My inspiration for PBL comes from many sources, and the following is not meant to be a comprehensive academic paper, but a few thoughts and theories which have influenced me.

One of my favourite educators is the Brazilian Paolo Freire. Now his most well-known book, Pedagogy of the Oppressed, is not the easiest read, but it’s worth the effort. Among many things, he talks about is ‘praxis’. According to Freire, praxis means:

It is not enough for people to come together in dialogue in order to gain knowledge of their social reality. They must act together upon their environment in order critically to reflect upon their reality and so transform it through further action and critical reflection.

That for me is a neat summary of what both Citizenship education and project-based education is all about. There is so much more to Freire, but I’ll save it for another time!

Another thing that has always resonated with me was research by Vito Perone from the Harvard Graduate School of Education. Perone asked a wide range of learners a simple question: ‘When are you the most intellectually engaged?’. This is what they told him:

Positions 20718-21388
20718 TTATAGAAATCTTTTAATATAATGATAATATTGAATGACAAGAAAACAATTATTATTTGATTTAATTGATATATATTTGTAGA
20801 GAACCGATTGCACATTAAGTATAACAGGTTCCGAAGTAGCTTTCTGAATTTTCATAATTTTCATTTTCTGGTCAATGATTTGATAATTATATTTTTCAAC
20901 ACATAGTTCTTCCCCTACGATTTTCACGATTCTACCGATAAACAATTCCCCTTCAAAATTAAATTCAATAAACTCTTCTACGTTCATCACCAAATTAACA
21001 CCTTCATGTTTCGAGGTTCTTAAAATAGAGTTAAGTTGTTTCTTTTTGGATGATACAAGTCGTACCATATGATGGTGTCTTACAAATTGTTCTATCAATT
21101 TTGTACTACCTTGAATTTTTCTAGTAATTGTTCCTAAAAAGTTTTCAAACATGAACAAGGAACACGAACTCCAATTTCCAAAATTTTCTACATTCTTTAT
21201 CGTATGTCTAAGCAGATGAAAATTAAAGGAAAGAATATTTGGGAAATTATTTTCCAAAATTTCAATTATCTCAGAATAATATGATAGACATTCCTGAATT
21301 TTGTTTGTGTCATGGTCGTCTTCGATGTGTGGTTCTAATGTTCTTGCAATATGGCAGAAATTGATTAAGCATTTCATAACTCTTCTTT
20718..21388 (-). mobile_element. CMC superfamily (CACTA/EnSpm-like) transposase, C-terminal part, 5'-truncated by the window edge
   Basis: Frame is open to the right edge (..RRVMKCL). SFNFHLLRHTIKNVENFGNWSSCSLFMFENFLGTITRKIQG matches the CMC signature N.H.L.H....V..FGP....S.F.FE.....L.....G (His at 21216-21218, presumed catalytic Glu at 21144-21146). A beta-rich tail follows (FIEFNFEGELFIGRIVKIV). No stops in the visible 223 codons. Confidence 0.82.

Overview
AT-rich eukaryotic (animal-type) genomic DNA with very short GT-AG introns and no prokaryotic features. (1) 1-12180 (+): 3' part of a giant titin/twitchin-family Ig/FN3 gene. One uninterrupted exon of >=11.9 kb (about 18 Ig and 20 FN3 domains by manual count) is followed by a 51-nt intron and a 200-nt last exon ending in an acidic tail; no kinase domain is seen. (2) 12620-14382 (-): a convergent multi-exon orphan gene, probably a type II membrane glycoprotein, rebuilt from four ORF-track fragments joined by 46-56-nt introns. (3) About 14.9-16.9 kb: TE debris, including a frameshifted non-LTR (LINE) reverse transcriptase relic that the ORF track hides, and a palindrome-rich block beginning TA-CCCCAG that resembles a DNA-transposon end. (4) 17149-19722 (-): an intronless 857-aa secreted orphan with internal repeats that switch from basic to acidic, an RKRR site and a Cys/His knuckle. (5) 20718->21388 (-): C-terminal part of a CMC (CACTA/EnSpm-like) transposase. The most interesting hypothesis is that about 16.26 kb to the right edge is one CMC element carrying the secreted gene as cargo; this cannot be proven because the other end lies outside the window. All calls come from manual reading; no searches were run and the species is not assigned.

• when we help to define the content
  • have time to find a particular direction that interest us
  • create original and public products
  • did something…took part in political action, wrote a letter
  • sensed that the results of our work are not predetermined or fully predictable
  • when teachers encourage different forms of expression and respect our views

All these things can be achieved through project-based learning. Sadly however, they are not the characteristics of most education. In 2000 MORI asked students the following question: ‘Which of the following 3 things do you do most often in class?’, and starting with the things students did most often, the results were:

  • Copy from the board or book
  • Have class discussions